No matter the effect—illegal drug use, promiscuous sex, violence—any bad news report about teens tells us one thing: We have left our children too much to themselves. When we become honest with ourselves, it will be easier for us to admit that our teens are paying a heavy price for our neglect.
The Right Role
We can be certain of one thing: God did not intend for teen life to be so tragically traumatic. The teen years should be productive years filled with mental and emotional growth and accomplishment. All teens should radiate joy and happiness.
We must also recognize that God never intended for a generation gap to exist between parents and teens. Yet we see that gap has become so wide and so deep that many parents and teens have become arch-enemies.
As Paul warned Timothy, we live in a perilous time in which people lack natural affection (2 Timothy 3:1-5). Clearly, there is a devil, and he has turned his wiles and vicious wrath against our families, successfully destroying the natural, loving bonds that should exist between parents and teens. Some extreme cases have ended in murder inside families!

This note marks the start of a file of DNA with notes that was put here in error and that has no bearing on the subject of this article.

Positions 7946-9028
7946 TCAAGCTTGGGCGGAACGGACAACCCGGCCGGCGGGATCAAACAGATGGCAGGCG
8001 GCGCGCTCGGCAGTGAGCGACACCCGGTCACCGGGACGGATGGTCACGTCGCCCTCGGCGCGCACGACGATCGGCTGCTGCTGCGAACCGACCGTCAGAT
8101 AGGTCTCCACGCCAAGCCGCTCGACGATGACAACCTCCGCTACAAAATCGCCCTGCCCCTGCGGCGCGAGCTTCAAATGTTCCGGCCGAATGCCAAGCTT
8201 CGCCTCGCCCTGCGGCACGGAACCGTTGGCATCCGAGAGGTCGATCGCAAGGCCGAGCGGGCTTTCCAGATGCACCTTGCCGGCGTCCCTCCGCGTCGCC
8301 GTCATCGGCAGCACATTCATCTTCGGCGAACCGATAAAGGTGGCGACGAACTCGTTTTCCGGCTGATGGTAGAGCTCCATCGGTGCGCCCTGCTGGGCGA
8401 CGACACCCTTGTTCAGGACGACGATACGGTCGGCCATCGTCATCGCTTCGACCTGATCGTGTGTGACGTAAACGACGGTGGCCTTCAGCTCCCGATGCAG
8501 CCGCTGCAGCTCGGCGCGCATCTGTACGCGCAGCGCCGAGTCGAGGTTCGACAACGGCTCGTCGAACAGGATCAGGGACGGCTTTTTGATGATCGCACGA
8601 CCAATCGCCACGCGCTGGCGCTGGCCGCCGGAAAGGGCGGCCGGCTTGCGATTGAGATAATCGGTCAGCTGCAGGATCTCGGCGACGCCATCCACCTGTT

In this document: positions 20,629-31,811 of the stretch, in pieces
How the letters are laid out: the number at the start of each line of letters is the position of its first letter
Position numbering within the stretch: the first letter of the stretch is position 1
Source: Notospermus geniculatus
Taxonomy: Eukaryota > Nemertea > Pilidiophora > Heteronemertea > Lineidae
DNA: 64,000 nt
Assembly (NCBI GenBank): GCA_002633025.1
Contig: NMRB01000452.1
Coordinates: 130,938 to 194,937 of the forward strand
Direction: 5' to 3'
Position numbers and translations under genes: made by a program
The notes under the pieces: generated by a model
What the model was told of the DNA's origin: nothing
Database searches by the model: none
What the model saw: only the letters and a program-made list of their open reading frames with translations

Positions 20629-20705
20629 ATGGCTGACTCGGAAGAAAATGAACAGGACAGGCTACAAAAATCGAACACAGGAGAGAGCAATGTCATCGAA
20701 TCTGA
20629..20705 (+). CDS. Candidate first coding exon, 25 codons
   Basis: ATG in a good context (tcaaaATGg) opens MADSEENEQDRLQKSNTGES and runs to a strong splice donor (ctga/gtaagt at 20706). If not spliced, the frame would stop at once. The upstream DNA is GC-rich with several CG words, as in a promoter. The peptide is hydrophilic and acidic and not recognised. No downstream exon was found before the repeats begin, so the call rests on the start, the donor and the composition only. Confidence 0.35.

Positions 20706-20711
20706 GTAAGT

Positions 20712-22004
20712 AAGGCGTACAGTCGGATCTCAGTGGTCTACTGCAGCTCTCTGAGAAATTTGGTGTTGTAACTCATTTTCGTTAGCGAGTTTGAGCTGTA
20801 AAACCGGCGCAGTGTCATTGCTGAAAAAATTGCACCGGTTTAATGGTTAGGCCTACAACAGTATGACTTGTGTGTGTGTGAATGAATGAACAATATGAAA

Rearing teens should be a rewarding, satisfying experience that fills parents with joy. Yet so many people have come to dread the teenage years. If handled God’s way, though, during the teen years, parents and children can build truly wonderful bonds that will last a lifetime.
The Bible shows us clearly how to solve problems with our teens. Of course, to solve any teen problem, both parents and teens have a role to play. Both sides must come to know and fulfill their obligations to each other.
Instruction to Teens
Concerned about the welfare of families in his day, the Apostle Paul taught clearly what these roles must be.
Here is his instruction to our young people: “Children, obey your parents in the Lord: for this is right. Honour thy father and mother; which is the first commandment with promise; that it may be well with thee, and thou mayest live long on the earth” (Ephesians 6:1-3). Paul is clear and definite in this letter: The right role for teens is to be obedient to parents.